Seasonal Depression Can Loom As Time Change Goes Into Effect
Cedars-Sinai Psychiatry Chair Explains Symptoms, Treatment Options for Seasonal Changes in Mood
Daylight saving time ends this weekend, signaling the beginning of a season filled with holiday celebrations and family traditions for many. But for some, the time change also marks the beginning of seasonal affective disorder (SAD), also known as seasonal depression or winter depression.
Seasonal affective disorder affects up to 5% of the U.S. population each year, but prevalence rates vary from region to region. Northern regions, which get the least light during the winter, have an average prevalence rate around 10% while southern regions with more daylight hours have an average prevalence rate around 1%.
Itai Danovitch, MD, professor and chair of the Department of Psychiatry and Behavioral Neurosciences at Cedars-Sinai, said that's because seasonal depression is tied to changes in the circadian rhythm, the natural sleep/wake cycle based on the rising and setting of the sun. The shorter days of winter can trigger a cycle of low energy and listlessness.
"We make this artificial distinction between mind and body, but we know that mind and body are totally intertwined and inextricably bound," Danovitch said. "All the evidence suggests that some of the same factors that are protective in mental health conditions are also adaptive and protective in other physical health conditions."
Identifying Seasonal Depression
The core symptoms of seasonal depression are generally the same as other types of depression, Danovitch said.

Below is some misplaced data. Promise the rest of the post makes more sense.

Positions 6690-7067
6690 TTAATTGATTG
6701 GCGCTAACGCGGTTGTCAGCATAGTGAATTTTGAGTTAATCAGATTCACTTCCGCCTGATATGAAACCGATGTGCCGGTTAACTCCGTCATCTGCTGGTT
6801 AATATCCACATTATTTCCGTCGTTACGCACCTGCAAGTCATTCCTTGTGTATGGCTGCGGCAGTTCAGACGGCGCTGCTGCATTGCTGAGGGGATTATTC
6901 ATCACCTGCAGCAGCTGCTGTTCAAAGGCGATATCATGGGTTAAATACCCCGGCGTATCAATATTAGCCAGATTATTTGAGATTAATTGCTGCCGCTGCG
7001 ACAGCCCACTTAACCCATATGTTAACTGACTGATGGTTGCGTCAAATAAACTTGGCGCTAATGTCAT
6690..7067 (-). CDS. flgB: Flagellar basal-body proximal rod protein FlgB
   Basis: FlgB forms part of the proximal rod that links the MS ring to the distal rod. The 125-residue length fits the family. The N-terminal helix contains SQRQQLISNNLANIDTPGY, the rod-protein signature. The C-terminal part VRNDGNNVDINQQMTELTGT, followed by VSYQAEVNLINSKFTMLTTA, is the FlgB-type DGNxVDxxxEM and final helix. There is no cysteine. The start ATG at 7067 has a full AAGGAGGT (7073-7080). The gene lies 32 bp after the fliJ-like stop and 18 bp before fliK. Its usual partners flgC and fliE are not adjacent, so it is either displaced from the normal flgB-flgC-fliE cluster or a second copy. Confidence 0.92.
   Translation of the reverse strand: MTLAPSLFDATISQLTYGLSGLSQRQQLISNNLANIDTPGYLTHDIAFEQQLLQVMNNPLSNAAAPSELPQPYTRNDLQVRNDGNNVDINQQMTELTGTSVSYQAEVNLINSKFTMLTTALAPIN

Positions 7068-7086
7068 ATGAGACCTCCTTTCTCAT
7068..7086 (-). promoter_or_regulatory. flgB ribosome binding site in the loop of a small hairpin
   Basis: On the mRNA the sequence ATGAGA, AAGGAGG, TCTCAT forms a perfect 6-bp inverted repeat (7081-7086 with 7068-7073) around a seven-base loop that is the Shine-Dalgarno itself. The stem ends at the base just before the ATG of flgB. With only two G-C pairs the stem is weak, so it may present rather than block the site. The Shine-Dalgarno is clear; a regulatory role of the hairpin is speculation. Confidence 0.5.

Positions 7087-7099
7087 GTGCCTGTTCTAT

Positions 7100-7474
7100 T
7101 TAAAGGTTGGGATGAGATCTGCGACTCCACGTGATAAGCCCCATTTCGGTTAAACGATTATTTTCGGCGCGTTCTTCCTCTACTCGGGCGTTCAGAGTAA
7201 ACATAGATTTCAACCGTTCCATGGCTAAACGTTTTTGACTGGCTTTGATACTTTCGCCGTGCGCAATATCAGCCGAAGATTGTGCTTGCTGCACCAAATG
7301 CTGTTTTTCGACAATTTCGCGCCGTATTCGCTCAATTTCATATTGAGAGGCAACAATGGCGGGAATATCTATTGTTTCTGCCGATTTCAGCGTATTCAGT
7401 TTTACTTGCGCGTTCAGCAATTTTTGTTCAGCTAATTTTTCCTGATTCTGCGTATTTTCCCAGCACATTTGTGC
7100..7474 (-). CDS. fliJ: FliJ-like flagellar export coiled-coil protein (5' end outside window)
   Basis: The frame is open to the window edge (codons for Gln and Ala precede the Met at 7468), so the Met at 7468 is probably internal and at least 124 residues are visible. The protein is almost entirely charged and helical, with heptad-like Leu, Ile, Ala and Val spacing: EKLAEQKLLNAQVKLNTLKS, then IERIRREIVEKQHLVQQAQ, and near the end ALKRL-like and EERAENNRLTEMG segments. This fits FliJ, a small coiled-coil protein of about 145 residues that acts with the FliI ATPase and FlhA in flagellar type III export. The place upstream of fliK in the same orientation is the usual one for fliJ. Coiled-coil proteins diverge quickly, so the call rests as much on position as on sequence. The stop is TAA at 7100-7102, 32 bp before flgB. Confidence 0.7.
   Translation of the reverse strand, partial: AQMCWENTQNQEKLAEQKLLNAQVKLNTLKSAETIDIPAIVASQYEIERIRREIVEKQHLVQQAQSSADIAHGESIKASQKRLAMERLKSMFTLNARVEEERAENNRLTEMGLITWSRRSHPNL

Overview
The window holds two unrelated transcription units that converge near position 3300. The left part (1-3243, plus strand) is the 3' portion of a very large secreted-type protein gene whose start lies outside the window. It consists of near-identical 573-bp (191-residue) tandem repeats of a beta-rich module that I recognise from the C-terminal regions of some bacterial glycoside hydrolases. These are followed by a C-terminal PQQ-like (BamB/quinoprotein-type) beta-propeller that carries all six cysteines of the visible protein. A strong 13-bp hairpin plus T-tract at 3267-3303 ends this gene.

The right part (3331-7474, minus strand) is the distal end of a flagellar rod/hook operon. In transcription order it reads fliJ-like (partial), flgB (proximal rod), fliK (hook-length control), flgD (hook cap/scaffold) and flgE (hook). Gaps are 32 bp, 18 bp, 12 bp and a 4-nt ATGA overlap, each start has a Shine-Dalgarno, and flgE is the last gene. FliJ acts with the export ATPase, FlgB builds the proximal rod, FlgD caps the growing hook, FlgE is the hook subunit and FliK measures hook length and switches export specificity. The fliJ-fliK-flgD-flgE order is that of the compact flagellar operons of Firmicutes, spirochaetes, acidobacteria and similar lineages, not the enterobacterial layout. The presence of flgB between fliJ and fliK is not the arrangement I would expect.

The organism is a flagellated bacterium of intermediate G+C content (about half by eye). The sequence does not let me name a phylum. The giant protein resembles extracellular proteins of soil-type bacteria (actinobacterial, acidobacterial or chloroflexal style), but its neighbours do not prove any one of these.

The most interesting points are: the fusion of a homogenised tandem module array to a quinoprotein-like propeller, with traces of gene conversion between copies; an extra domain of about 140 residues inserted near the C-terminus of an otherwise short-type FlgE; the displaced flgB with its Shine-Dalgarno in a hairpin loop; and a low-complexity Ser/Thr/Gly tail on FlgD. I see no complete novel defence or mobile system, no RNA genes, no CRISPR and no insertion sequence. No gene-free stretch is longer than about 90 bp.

Symptoms can include changes in sleep, changes in mood, loss of interest in activities, changes in appetite, difficulty concentrating or making decisions, self-critical thoughts, and changes in energy levels.
Seasonal depression is commonly associated with what is sometimes described as a "hibernatory" state, which can include hypersomnia (sleeping too much, rather than not enough), increase in appetite and social withdrawal. Symptoms generally improve or resolve in the spring. Women are more likely than men to experience seasonal depression.
While fluctuations in mood from day to day are common in most people, and anyone may experience a bout of the "winter blues" when it's cold and gloomy outside, what distinguishes clinical depression is its interference with daily functioning.
"In a clinical depression, the symptoms are persistent (lasting at least two weeks), represent a change from prior functioning, and cause distress or impairment, like making it difficult to accomplish work tasks or even just get out of bed,” Danovitch said.
Getting a diagnosis from a clinician is an important first step in treating mental health issues like seasonal depression, he said. An accurate diagnosis helps guide treatment.
Treating Seasonal Depression
Google searches for the term "light therapy" spike each winter and have doubled since 2004, and that's for good reason, according to Danovitch, who said that therapy with a specialized light box has proved to be one of the most effective forms of treatment for seasonal depression.